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My textbook doesn't really tell the benefits it just says "it is very useful"'

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- Thread starter Austin
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- #1

- 92

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My textbook doesn't really tell the benefits it just says "it is very useful"'

- #2

Mark44

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You can't write a Maclaurin series (i.e., a Taylor series with a = 0) for f(x) = ln(x), since the function and all of its derivatives are not defined at x = 0. You can, however, write a Taylor series in powers of, say, x - 1, though.

My textbook doesn't really tell the benefits it just says "it is very useful"'

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- #4

Mark44

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Off the top of my head I don't know what the radius of convergence is for this series. You could write it in powers of x - e

- #5

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Oh I see! The point of having a Taylor Series centered around some arbitrary a is to move your radius of convergence in a sense, is that correct?Off the top of my head I don't know what the radius of convergence is for this series. You could write it in powers of x - e^{2}, with e^{2}being about 7.39, which might be close enough to 9.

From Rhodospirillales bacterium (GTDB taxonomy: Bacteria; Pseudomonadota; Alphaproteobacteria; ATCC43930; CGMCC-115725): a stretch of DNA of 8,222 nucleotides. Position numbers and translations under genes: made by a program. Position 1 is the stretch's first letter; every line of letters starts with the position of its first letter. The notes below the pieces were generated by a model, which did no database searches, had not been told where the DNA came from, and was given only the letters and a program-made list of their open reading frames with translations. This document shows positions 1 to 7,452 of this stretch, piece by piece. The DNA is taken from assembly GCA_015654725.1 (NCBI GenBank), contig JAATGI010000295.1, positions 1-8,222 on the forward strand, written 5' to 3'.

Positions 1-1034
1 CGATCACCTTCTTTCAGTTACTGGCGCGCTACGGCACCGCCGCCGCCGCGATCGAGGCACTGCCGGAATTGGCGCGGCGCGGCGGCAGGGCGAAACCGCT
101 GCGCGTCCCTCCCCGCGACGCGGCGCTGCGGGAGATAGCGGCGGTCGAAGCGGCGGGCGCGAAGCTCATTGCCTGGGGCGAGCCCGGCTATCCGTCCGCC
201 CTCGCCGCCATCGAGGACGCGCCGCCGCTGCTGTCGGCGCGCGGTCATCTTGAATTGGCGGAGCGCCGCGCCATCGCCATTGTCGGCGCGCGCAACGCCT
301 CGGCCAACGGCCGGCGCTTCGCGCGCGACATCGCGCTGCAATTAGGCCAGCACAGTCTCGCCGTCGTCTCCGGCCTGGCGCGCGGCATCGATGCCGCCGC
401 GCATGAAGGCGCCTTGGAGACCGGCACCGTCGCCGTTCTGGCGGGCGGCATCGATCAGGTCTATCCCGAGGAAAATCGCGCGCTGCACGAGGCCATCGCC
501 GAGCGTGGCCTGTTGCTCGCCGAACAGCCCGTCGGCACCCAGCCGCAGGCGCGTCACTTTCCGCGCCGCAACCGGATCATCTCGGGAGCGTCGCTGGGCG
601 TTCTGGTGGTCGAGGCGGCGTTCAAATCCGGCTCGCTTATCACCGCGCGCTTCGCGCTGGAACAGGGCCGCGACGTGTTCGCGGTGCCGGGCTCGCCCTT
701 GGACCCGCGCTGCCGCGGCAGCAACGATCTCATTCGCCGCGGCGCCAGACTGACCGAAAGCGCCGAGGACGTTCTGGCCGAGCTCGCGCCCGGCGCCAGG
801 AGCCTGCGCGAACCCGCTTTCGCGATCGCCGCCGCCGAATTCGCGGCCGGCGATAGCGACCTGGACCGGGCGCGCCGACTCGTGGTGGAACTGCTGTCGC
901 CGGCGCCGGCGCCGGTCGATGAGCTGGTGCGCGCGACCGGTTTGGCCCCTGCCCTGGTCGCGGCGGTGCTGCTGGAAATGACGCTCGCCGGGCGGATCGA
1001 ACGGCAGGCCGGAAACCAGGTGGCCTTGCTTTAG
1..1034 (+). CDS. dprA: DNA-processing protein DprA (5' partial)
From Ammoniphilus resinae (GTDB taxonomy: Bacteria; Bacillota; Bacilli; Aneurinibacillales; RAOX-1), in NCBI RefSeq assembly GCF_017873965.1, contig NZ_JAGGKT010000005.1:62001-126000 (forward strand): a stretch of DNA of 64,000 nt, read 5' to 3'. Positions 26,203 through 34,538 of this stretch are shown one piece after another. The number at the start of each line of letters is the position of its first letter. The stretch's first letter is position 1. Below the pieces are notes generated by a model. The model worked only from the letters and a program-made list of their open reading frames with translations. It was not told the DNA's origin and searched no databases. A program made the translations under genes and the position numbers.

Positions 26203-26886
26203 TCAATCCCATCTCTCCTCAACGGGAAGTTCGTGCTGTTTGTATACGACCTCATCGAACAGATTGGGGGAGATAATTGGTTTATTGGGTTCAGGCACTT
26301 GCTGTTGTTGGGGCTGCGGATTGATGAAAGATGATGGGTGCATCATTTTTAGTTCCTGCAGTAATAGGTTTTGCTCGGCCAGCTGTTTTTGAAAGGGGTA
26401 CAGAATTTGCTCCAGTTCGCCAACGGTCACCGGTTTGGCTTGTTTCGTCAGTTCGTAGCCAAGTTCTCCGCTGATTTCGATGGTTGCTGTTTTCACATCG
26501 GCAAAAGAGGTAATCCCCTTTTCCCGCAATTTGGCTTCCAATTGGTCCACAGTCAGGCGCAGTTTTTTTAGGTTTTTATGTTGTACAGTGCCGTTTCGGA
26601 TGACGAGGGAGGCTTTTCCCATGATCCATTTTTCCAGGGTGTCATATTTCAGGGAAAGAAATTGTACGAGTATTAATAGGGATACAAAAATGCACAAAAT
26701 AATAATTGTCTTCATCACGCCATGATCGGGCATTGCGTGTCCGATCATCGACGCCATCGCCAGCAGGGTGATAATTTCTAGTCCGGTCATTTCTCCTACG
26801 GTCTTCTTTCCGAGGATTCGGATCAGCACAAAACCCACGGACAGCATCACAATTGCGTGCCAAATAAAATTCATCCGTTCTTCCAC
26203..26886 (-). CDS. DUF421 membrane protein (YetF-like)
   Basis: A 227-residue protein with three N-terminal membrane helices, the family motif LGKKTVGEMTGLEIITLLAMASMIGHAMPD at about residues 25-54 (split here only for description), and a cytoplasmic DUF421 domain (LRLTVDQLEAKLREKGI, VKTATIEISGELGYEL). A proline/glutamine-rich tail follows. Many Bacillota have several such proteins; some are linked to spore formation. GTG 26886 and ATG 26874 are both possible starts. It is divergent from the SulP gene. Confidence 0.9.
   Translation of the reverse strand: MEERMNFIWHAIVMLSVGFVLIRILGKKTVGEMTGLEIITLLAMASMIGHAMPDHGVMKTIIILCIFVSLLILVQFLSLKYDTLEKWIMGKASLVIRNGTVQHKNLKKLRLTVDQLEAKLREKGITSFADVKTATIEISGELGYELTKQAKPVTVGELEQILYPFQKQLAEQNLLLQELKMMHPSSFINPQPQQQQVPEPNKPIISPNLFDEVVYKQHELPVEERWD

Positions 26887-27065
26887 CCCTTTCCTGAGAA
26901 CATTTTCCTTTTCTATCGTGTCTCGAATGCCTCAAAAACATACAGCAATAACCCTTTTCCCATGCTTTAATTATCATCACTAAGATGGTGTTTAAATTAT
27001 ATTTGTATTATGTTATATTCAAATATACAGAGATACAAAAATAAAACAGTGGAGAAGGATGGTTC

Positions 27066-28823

- #6

Mark44

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Something like that. You move theOh I see! The point of having a Taylor Series centered around some arbitrary a is to move your radius of convergence in a sense, is that correct?

- #7

mathman

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The power series for ln((1+x)/(1-x)) converges for -1<x<1, which can (in principal) be used for any y = (1+x)/(1-x) > 0.

- #8

FactChecker

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1) You can get more accurate answers from fewer terms if you can expand around point 'a' close to the x value you are interested in.

2) Others have mentioned the radius of convergence, which can not go beyond any singularity. So you may need to expand in several areas.

3) You may need to cancel one function's singularity at z=a by expanding another multiplying function that has a zero at z=a.

- #9

HallsofIvy

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